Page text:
“The brunet”, “the blond”, and “the younger man” are ruining your books! And here’s why! #epithets #makeitstop

I DNFed two books this week because I couldn’t deal with the authors’ wild overuse of epithets. One was self-published and the other was published by a press, so this isn’t just a self-pub thing. Authors, beta readers, editors, please, for the love of all that is holy, understand that epithets are unnecessary about 99% of the time. Every single time you use one, ask yourself, “Is this necessary?” I promise that the answer is nearly always no.

I googled looking for an explanation so that I wouldn’t have to actually write up everything myself. I found one on Tumblr that I’ll share here. Yes, it’s about fan fiction, but, dudes, this applies to all writing. Published work is actually expected to be held to a higher standard than fanfic most of the time, am I right?

GO READ THE ENTIRE POST but I am going to just cut and paste in some screen caps of the most important parts.

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Do you look at your mother and think, “The dark haired woman made waffles for my breakfast.” NO. You think, “Mom is making me some awesome waffles because she is awesome.” Do you look at your best friend and think, “The accountant walks toward me with purpose.” NO. You think, “Jake strides toward me purposefully.” Do you look at your wife/husband/lover and think, “The brown-eyed artist smiles and laughs at my joke.” NO. You think, “Jamie smiles and laughs at my joke.” Do you look at your friend from Iceland and say, “The Icelander chewed her food viciously.” NO. You think, “Ragna chewed her food like she was starving.” OR WHATEVER.

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Yes, it’s dehumanizing. It’s also the exact opposite of intimate. If you’re writing a romance, and you’re coming up to a pivotal scene that’s supposed to show physical and emotional intimacy, nothing is as distancing as, “The blond man licked the tip of my cock and I moaned.” The blond man? Unless this is a trick and your character doesn’t know his name, those words have no business in a love scene. That is not intimate. That is not connected. That’s not romance.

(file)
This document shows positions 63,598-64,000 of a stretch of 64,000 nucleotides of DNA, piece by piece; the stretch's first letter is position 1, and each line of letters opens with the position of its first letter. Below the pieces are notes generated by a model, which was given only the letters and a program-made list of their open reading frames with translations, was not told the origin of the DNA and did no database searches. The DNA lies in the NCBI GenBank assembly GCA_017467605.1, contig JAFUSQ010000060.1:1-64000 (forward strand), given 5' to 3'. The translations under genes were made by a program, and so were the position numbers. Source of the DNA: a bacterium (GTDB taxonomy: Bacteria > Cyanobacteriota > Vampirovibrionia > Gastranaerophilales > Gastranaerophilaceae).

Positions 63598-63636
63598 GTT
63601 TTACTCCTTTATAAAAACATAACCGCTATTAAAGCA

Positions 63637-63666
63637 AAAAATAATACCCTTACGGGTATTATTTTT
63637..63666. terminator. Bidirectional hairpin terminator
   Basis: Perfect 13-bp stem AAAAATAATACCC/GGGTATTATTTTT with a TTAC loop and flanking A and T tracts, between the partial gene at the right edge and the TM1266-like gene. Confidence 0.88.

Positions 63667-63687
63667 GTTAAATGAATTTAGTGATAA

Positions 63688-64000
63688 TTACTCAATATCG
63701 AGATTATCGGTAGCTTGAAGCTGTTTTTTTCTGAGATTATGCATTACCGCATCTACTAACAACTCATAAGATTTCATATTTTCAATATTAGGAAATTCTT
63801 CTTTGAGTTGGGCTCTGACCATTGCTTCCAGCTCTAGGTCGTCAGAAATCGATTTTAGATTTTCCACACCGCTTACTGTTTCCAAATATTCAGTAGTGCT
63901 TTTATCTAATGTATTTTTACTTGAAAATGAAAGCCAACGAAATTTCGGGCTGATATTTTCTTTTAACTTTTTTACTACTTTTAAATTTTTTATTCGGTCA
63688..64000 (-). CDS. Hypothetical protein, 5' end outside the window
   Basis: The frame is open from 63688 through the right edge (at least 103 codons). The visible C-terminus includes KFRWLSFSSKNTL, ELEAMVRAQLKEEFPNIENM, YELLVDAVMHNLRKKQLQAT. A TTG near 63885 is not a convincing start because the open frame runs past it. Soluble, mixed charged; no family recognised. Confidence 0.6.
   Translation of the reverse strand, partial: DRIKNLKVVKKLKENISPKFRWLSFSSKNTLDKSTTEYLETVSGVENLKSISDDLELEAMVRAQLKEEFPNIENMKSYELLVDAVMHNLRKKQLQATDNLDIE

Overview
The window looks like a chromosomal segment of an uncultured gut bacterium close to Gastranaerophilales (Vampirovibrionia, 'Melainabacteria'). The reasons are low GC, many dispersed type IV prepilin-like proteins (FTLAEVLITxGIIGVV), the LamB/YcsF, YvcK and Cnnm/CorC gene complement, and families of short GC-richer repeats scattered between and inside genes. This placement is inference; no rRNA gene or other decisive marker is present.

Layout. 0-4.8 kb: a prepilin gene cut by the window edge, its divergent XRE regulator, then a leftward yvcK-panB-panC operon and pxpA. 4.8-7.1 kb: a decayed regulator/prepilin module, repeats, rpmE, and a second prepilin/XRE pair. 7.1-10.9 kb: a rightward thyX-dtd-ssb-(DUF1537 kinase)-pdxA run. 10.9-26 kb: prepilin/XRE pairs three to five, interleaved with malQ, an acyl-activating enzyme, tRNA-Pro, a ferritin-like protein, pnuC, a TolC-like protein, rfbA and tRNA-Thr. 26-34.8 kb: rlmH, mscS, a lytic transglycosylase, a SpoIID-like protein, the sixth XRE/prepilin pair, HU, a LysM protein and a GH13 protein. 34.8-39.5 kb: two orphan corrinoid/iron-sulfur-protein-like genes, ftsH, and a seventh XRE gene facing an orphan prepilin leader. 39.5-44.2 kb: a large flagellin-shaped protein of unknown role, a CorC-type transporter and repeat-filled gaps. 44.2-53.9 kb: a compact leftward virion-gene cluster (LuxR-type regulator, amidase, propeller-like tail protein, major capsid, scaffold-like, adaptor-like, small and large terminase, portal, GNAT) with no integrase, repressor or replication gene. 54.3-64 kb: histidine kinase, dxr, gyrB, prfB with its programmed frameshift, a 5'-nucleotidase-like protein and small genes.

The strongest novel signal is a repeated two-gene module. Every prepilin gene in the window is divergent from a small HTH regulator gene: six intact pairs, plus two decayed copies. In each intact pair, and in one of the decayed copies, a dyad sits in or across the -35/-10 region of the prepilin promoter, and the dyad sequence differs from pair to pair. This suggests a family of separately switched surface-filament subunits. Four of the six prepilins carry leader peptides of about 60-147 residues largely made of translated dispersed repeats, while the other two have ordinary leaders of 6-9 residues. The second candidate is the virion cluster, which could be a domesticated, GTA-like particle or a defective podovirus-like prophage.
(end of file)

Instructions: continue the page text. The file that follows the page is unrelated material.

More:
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Yes. All of this. It’s harder and you’ve got to work for clarity, but it’s so much better to come up with well-structured sentences that make the subjects the pronouns are referencing abundantly clear without resorting to the use of epithets between lovers or friends. Or even acquaintances who definitely know each other’s names.

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Yes, but keep in mind that the use of the epithet should always have something to do with the action. So, in a love scene, for example, there’s really no reason for one lover to call the other “the sheriff” in his head. “The sheriff fondled Darren’s nipples and whispered, ‘I love you,’ in his ear.” Nope. NOPE. Not intimate. Not sexy. And not how actual human beings think. I swear to God, you have never ever ever been in bed with your boyfriend/girlfriend/wife/husband and thought, “The department store manager licked his lips and dove down for a kiss.” Not even a single time.